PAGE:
Thursday, 13 September 2007

Invest Don’t Give?

We here at the Shell Foundation have long argued that we need to be putting Africa’s entrepreneurs at the heart of the poverty equation - not more aid and debt-relief; the subjects that dominate the mainstream development agenda. You could sum this message up as: ‘Invest Don’t Give.’

That is crudely what we do. By acting like an investor, we identify financially sustainable solutions to poverty and environmental challenges - rather than ones reliant on the next aid cheque (that so often doesn’t come).

Of course the reality is we need to ‘Invest AND Give’. While some aid is poorly spent, other aid is spent well and much needed.

The trouble is that most mainstream NGOs consistently pedal negative images of Africa - of fly-covered children with extended bellies. The media, with its eye for dramatic stories and pictures does the same. The result: the ‘give more aid to save Africa’ message dominates, while attempts to show how we could really help African entrepreneurs fulfill their potential - and in turn create much-needed jobs and economic growth - get drowned out.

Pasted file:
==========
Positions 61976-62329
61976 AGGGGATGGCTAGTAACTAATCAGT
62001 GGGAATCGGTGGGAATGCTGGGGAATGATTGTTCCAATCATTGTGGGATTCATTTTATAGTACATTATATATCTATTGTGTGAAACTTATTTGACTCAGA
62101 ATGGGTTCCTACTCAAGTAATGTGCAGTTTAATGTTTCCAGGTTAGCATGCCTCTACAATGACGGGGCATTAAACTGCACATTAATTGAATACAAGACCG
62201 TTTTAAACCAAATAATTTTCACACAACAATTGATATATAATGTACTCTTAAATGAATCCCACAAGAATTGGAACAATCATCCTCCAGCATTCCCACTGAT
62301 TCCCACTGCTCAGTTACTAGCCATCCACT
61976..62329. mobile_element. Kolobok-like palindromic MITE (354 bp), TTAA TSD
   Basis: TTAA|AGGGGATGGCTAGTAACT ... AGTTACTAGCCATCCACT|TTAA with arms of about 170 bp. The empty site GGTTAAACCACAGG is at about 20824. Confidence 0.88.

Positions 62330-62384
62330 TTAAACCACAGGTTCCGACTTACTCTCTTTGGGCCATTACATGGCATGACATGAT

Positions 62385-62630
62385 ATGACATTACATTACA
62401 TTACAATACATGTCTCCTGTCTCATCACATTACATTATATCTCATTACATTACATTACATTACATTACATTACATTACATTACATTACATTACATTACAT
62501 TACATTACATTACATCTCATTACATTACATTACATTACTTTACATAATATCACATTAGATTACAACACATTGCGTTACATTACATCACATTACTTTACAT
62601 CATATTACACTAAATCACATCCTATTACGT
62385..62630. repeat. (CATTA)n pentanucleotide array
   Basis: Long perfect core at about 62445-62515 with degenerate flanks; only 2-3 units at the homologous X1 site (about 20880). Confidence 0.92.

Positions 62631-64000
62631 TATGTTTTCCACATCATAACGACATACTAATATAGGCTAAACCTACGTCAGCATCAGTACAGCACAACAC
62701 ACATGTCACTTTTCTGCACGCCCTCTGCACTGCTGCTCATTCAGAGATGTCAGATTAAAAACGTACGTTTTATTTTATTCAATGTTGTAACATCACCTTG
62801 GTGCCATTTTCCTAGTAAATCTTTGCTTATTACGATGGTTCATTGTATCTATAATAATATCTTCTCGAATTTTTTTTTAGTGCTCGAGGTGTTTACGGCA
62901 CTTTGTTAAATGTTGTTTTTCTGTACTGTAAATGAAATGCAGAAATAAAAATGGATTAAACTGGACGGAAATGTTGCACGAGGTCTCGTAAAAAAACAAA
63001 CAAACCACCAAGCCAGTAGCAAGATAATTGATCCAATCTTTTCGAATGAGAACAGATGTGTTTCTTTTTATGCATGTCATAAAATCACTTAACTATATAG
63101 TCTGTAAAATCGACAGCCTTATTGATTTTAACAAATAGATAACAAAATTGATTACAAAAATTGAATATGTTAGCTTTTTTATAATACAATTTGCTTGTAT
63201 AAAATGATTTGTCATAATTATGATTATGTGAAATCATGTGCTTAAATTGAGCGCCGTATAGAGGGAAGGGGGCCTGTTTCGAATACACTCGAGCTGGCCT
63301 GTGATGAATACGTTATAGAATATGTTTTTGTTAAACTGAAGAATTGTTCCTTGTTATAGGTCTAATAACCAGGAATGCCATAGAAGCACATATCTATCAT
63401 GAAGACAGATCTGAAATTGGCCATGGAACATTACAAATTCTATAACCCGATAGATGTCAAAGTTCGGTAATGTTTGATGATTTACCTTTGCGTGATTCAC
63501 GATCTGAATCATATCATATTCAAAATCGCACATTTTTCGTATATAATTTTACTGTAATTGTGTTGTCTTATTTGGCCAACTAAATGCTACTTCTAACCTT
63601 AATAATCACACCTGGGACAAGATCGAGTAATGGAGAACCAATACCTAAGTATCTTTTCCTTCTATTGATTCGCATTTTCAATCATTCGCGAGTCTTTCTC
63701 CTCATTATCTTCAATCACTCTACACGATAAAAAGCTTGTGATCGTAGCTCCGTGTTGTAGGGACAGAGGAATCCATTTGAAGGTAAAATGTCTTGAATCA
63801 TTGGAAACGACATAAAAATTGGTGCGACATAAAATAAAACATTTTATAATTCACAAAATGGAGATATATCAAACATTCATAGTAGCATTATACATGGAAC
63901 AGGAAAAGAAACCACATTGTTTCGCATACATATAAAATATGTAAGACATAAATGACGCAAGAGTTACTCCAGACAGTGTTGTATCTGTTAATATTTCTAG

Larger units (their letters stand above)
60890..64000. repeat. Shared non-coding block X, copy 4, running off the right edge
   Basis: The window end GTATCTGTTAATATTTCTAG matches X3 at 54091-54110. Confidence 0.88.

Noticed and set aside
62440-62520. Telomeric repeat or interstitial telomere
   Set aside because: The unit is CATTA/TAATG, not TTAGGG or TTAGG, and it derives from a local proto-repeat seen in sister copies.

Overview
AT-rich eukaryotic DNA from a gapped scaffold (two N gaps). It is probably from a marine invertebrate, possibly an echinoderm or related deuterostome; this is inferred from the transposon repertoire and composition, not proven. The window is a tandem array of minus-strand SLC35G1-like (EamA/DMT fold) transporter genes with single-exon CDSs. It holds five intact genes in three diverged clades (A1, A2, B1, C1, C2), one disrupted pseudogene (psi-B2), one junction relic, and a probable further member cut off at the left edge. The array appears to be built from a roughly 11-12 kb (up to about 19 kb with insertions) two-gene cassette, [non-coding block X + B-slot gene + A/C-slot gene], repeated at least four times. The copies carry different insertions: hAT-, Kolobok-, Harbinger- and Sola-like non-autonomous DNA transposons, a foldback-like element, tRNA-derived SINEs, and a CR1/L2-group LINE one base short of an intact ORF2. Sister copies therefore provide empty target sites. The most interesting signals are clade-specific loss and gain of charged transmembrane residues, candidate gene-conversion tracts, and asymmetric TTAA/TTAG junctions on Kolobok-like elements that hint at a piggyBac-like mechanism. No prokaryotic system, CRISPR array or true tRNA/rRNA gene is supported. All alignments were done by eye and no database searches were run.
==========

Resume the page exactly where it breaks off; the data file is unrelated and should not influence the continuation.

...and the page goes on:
This is a real shame because it could be so different. Imagine a world where people ‘invest’ £1 in an African entrepreneur rather than give. They could get £1.05 back as the entrepreneur repays the loan (which they could then re-invest in another entrepreneur) - and the entrepreneur would be free to build a business, rather than being treated as an aid victim.

We have just published a new report Down to Business: New Solutions to Old Problems that outlines how we are ‘investing not giving’. It also explains how we deploy ‘Business DNA’ - business thinking, disciplines and models - to create sustainable enterprise-based solutions to poverty and environmental challenges. We hope that by publishing reports like this we will begin to turn the tide away from talk about ‘aid’ and towards talk about ‘investing’ in Africa.

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